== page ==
I never run out of examples of word pairs that are commonly confused. Here’s another list:

• “Fear of weight gain may mitigate against effective psychiatric treatments.”

The writer meant militate, which means to exert a force or influence. To mitigate means to alleviate, moderate, make something less severe. Thus, the latter word is never properly used with against.

• “Whatever food other people are eating around her, it doesn’t phase her.”

The word wanted here is faze, which means disturb, disconcert, daunt.

• “So, I’d do some digging before I went full boar into streaming.”

Although full boar conjures up an interesting image, the correct expression is full bore. The origin of the metaphor is disputed, but the term originally described the widest capacity of an engine cylinder or gun barrel, thereby suggesting the idea of maximum power.

• “Staff may be reticent to express themselves freely in the presence of supervisors.”

This is one of the most common linguistic mix-ups. The writer meant reluctant. The word reticent means reserved, quiet, taciturn. Thus, one is never reticent to do something.

I found all the examples quoted above by searching the Internet. The tens of thousands of incorrect citations that turned up demonstrate just how frequently these words are misunderstood and misused.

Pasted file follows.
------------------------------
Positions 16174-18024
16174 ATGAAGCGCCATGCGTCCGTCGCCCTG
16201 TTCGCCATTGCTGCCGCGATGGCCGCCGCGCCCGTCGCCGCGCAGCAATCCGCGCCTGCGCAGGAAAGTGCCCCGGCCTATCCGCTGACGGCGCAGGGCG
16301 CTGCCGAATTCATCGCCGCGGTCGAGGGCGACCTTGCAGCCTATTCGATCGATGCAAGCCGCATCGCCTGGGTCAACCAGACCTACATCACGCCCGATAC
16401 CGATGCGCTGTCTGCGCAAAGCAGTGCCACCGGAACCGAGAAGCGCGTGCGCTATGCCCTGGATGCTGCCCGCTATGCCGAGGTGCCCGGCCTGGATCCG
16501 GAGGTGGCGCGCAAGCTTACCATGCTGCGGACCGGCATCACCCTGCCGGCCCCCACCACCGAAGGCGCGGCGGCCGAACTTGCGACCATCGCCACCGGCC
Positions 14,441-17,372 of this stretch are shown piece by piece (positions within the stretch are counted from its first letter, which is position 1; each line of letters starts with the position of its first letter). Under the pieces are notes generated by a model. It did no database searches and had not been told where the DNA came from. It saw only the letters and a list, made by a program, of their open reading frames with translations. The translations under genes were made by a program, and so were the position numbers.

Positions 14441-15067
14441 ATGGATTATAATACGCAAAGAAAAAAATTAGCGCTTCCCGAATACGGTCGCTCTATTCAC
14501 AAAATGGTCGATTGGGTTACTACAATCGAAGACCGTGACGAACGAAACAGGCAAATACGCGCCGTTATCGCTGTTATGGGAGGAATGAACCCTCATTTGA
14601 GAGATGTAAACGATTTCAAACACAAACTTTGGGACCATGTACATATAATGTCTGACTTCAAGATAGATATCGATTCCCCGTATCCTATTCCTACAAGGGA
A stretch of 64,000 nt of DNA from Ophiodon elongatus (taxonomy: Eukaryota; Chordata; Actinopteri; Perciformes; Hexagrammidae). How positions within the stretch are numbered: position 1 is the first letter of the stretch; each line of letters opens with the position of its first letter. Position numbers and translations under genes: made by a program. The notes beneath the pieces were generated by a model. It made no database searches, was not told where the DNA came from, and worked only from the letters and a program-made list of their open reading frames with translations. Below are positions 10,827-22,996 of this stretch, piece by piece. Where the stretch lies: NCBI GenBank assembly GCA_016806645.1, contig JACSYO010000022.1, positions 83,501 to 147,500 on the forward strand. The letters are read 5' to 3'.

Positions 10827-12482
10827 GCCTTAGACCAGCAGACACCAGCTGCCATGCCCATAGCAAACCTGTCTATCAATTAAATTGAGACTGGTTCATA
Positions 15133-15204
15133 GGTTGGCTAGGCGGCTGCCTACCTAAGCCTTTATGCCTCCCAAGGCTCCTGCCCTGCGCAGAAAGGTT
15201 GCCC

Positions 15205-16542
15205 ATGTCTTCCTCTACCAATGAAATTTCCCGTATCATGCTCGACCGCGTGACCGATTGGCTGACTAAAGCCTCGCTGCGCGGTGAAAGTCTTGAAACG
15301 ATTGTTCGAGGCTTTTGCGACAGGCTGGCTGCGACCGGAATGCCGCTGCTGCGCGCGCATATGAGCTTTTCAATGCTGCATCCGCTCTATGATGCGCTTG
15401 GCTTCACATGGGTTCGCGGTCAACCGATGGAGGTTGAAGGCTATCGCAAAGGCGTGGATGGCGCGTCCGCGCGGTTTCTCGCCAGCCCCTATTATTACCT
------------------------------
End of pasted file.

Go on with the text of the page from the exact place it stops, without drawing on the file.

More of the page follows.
[Ed Note: For more than three decades, Don Hauptman was an award-winning independent direct-response copywriter and creative consultant. He is author of The Versatile Freelancer, an e-book recently published by AWAI that shows writers and other creative professionals how to diversify their careers into speaking, consulting, training, and critiquing.]

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Don Hauptman was an award-winning independent direct-response copywriter and creative consultant for more than 30 years.
He may be best known for his headline “Speak Spanish [French, German, etc.] Like a Diplomat!” This familiar series of ads sold spectacular numbers of recorded foreign language lessons for Audio-Forum, generating revenues that total in the tens of millions of dollars. In the process, the ad achieved the status of an industry classic.
Don’s work is mentioned in three major college advertising textbooks, and examples of his promotions are cited in the books Million Dollar Mailings (1992) and World’s Greatest Direct Mail Sales Letters (1996). In a column in Advertising Age, his name was included in a short list of direct-marketing “superstars.”
He has a parallel career as a writer on language and wordplay. His celebration of spoonerisms, Cruel and Unusual Puns (Dell, 1991), received rave reviews and quickly went into a second printing. His second book was Acronymania (Dell, 1993).
Recently, Don retired from full-time copywriting in order to focus on other interests, including his passion for “recreational linguistics.” He is at work on a new book in that genre. He is a regular contributor to the magazine Word Ways and writes “The Language Perfectionist,” a weekly column on grammar and usage, for Early to Rise.
Don is author of The Versatile Freelancer,an e-book from American Writers and Artists, Inc. (AWAI) that shows copywriters – and almost anyone – how to diversify their careers into consulting, training, critiquing, and speaking.